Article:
Dance of peace

Search for serenity Kanak Rele and (below) scenes from the dance production

Search for serenity Kanak Rele and (below) scenes from the dance production  

INTERVIEW Kanak Rele tells ANJANA RAJAN about her latest dance production on the Buddha, to be performed in New Delhi this Monday

O rganisations in different parts of the world have been observing the 2600th anniversary of the enlightenment of the Buddha. But for a personality who had such a profound influence on his society and society for centuries to come, it would seem a formal anniversary is hardly necessary. As regions across the globe erupt in violence, the trauma that accompanies it comes increasingly into individual homes. Ordinary folks seek a way out of this trap by exploring alternative approaches to problem solving. It is at times like this that concepts like non-violence and compassion come to mind and the doctrine of the Buddha becomes all the more relevant. Thoughts like these prompted eminent classical dance exponent and researcher Kanak Rele to create a dance production on the Buddha. “The Enlightened One — Gautama Buddha” will be presented at New Delhi's Kamani auditorium this Monday evening at 6.45 p.m.

“This production was premiered in Mumbai,” says the veteran dancer, founder-director of the well-known Nalanda Dance Research Centre. “It got tremendous response. We actually had a stampede when people wanted to get in. After that we have had four-five shows.”

Known for her research and revival of Mohiniattam and other classical traditions and for her leadership in dance pedagogy, the former dean of Mumbai University's Faculty of Fine Arts says she returned to dance drama production after a gap of about six-seven years during which time she has been busy with other research, primarily with scholar Kavalam Narayana Panikar.

On the one hand her admirers were hoping for a new group production from the choreographer and guru who has produced a number of dance dramas including “Svapnavasavadattam” based on the Sanskrit play by Bhasa, “Kanchan Mrig” and “Rukmini Svayamvara” to name just three. On the other, she was distressed by increasing violence in society, particularly the horrors of 26/11 in Mumbai where she is based. “I was very disturbed when I saw the mayhem going on,” she says.

The antidote

The violence made no sense — “God knows for what!” — and she began to wonder about its antidote. “I started mulling in my mind, where does a human being go to (attain) Buddhahood?” She began to read up on the life of Prince Siddhartha. When Siddhartha became enlightened, he found the way to overcome violence. “You have to let the emotions come out and then vanquish them. That is the significance of Mara,” she explains, referring to the stories about how the meditating prince, on the brink of ultimate realisation, was assailed by forces inimical to his goal, such as Mara and his daughters who tried to tempt him from the path. The production attempts to bring out the timeless value of mercy, compassion, love and non-violence, she says.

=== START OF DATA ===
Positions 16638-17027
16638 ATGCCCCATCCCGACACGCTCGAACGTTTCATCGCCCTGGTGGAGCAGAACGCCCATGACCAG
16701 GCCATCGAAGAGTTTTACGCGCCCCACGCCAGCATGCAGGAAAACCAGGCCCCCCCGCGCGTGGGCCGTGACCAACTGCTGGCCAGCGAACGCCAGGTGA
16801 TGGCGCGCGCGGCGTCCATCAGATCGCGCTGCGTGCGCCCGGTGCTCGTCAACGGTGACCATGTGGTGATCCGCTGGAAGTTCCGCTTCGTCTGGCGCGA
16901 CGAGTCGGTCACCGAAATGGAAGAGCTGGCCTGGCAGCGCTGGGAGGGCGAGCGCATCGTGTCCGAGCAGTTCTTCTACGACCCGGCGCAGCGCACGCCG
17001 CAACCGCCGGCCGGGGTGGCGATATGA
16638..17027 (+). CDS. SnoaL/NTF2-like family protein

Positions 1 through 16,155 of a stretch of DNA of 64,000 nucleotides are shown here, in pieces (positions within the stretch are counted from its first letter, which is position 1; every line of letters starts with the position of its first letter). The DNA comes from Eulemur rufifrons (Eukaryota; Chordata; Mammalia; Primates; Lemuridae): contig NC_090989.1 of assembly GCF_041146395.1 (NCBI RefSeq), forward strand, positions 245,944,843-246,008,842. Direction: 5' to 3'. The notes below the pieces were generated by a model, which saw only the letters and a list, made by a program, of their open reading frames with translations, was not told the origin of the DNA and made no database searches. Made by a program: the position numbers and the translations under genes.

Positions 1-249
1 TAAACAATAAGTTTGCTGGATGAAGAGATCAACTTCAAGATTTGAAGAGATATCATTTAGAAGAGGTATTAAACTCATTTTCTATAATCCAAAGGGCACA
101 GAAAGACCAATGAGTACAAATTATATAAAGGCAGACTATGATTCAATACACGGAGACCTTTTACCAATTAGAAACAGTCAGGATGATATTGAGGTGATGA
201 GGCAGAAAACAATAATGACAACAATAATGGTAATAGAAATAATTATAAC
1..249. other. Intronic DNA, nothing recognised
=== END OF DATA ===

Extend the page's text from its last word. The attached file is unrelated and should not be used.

“I've taken only those incidents which affected his life,” she clarifies, saying she is not “a scholar of that height” to take up Buddhist doctrines that come in for theological debate. “I don't know Pali. I've taken those facets of his life that are accepted universally.”

The rigours and ethics of research are familiar to her. She laments that “nowadays people are not going into serious production of dance dramas.” Often a theme is picked up at random and decorated with little thought to relevance or authenticity. Or institutions present excerpts from various stories. “It doesn't go to that level where a full-fledged story is researched and presented,” she remarks.

What also bothers her is that production values remain less than professional. “If it is to go to the international level,” she cites an example, referring to the shortcuts taken by many dance schools where girl students outnumber the boys, “a man's role has to be done by a man.”

Light on enlightenment

“The Enlightened One — Gautam Buddha” will see about 25 people on stage. The choreographer will not be on stage this time. “There is no role for an elderly woman,” she says. Noted Bharatanatyam dancer Deepak Mazumdar — also one of her senior disciples — plays the role of the Buddha. While the troupe includes the light designer, the soundtrack is recorded. “There are no songs in it. I have used only aakar.”The dance choreography includes Kalaripayattu and Thang Tha, besides Mohiniattam.

Kamani auditorium, November 28, 6.45 p.m.

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